CBERS-4A (China-Brazil Earth Resources Satellite-4A)
The CBERS program was born out a unique partnership between Brazil and China in the space technical and scientific sector for the primary remote sensing data generation technology, this partnership agreement involves INPE (National Institute for Space Research) and CAST (China Academy of Space Technology). 1)
The program is a family of remote sensing satellites CBERS (CBERS-1 and 2, CBERS-3 and 4) that brought significant scientific advances to Brazil. The INPE, using only the CBERS-4, has distributed for free over the internet, approximately 90,000 images. These images are being used in important fields such as controlling deforestation and burning in the Amazon, the monitoring of water resources, agriculture, urban growth, land use and education. They are also critical for large strategic national projects such as Measurement of Deforestation by Remote Sensing (PRODES) and Brazilian Real-Time Deforestation Detection (DETER) and monitoring of sugarcane areas, among others.
Both systems, DETER and PRODES, are affected by the high frequency of clouds over the Amazon region. So, to ensure that the monitoring and measurement of deforestation is feasible, it is necessary to have remote sensing data in spatial and temporal resolutions compatible with these phenomena. 2)
The requirement for a high rate of revisits and the need of controlling and data reception of other remote sensing satellites available in Brazil, for example, the Amazonia-1 – it due to be concluded in 2019 - (5 days to revisit) impose challenges for the ground segment. As in previous missions, the Ground Segment is responsible for tracking and controlling of the satellites CBERS during the routine phase, including the orbit adjustment maneuvers to maintain the proper phase, that are made by Brazil, and by China, in alternating periods.
The Ground Segment has more and more served as cross support and interoperability to space agencies, which requires an appropriate architecture to support them. The architecture proposal is based on Dynamic Management of the Space Link Extension (SLE) Protocol Services. In this scenario, the CCSDS recommends normalizing cross support services between the space agencies aiming at interoperability and standardization of data transfer services.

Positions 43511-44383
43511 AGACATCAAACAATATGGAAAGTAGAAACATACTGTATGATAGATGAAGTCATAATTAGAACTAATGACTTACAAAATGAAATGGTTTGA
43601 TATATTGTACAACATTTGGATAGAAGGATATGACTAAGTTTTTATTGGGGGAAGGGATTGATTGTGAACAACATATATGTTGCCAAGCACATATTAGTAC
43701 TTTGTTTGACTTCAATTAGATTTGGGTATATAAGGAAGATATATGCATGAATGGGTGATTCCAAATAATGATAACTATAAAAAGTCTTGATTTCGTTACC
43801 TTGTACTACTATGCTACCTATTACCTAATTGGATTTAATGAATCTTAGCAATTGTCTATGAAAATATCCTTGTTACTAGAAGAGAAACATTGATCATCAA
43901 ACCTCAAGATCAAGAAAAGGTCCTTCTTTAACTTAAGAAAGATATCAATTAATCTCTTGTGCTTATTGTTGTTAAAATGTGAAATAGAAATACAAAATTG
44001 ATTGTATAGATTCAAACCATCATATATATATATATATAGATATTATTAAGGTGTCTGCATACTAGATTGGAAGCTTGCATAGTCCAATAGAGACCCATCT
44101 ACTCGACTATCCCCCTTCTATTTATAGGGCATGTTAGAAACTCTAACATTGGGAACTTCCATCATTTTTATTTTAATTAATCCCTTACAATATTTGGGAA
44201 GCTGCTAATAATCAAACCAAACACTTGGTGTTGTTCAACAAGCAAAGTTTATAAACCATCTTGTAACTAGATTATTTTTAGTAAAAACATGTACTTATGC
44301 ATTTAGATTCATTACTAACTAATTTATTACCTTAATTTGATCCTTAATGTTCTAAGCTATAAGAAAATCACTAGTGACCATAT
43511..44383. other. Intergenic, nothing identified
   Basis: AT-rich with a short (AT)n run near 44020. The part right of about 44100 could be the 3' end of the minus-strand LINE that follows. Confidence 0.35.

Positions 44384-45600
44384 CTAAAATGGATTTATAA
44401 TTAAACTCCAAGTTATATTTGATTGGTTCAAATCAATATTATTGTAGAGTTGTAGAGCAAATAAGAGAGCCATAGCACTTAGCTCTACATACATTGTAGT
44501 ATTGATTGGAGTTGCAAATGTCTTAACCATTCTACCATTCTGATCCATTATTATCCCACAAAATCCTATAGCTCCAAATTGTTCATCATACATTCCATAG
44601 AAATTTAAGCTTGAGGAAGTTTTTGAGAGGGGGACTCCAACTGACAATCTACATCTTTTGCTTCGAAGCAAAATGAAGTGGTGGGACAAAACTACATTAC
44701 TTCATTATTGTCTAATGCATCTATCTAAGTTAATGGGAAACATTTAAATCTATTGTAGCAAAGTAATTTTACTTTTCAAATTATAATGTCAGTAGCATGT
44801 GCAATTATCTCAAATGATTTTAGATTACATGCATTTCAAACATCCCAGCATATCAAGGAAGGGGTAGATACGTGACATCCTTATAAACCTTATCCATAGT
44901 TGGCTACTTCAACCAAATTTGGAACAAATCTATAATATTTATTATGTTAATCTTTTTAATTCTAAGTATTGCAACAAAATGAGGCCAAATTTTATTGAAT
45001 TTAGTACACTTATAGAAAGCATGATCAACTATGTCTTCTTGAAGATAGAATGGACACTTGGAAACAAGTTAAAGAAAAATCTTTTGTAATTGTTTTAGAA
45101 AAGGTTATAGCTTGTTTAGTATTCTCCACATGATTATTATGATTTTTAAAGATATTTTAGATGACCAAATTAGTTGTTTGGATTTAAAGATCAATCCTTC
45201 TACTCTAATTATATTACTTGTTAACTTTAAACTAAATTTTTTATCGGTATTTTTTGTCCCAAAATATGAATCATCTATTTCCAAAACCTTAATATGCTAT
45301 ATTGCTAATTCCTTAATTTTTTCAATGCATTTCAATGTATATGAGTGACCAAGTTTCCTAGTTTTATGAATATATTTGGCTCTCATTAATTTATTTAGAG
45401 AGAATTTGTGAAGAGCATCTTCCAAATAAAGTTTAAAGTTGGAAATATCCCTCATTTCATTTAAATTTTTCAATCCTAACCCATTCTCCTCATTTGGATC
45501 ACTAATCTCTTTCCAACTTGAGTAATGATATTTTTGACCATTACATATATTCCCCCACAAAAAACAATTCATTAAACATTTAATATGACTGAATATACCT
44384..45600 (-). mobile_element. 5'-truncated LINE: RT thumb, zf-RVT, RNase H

Mission and Project Description: The CBERS-4A objective is to provide remote sensing images to observe and monitor vegetation - especially deforestation in the Amazon region - the monitoring of water resources, agriculture, urban growth, land use and education with a high revisit rate and considering the synergy with the existing programs PRODES and DETER.
CBERS-4A mission is an example of cooperation among the main areas of INPE. This project involves the Engineering and Space Technology; Satellite Tracking and Controlling, and Integration and Testing Laboratory as providers of solutions and the Earth Observation and Earth System Science areas as users.
The data from the CBERS Program are available to users in the online catalog from INPE. The free offer of satellite images benefits the government's own territory management system, research universities and the development of private enterprises.
The specifications of the Sino-Brazilian satellite -remote sensing satellite medium resolution provided optical payloads operating in the visible spectrum with resolutions in the range of 2 to 60 meter - are similar to remote sensing programs most used worldwide, such as Landsat (United States), ResourceSat (India) and Copernicus (European Union).
The configuration of the CBERS-4A is similar to those of CBERS-3 & 4 satellites, with improvements to accommodate the new Chinese Imager camera that has superior quality in geometric and spectral resolution.
The satellite consists of two independent modules: a service Module and a Payload module, which houses image cameras and recording equipment and transmission of the image data.
Figure 1: Artist's rendition of the CBERS-4A satellite (image credit: INPE)
In addition to the subsystems that make up the satellite, each country is responsible for providing a set of test equipment used to test the satellite during the assembly phase, Integration and Test (AIT).
Table 1: Differences between the satellites of the 1st and 2nd generation
Launch: The CBERS-4A/ZiyuanI-4A (CNSA S/C designation) satellite was launched on 20 December 2019 (03:22 UTC) from TSLC (Taiyuan Satellite Launch Complex) located in north China's Shanxi province, with a Long March 4B ( LM-4B) launch vehicle. 3)
Figure 2: A Long March-4B launch vehicle launched the China-Brazil Earth Resource Satellite-4A (CBERS-4A) from the Taiyuan Satellite Launch Center, Shanxi Province, northern China, on 20 December 2019, at 03:22 UTC (11:22 local time), video credit: SciNews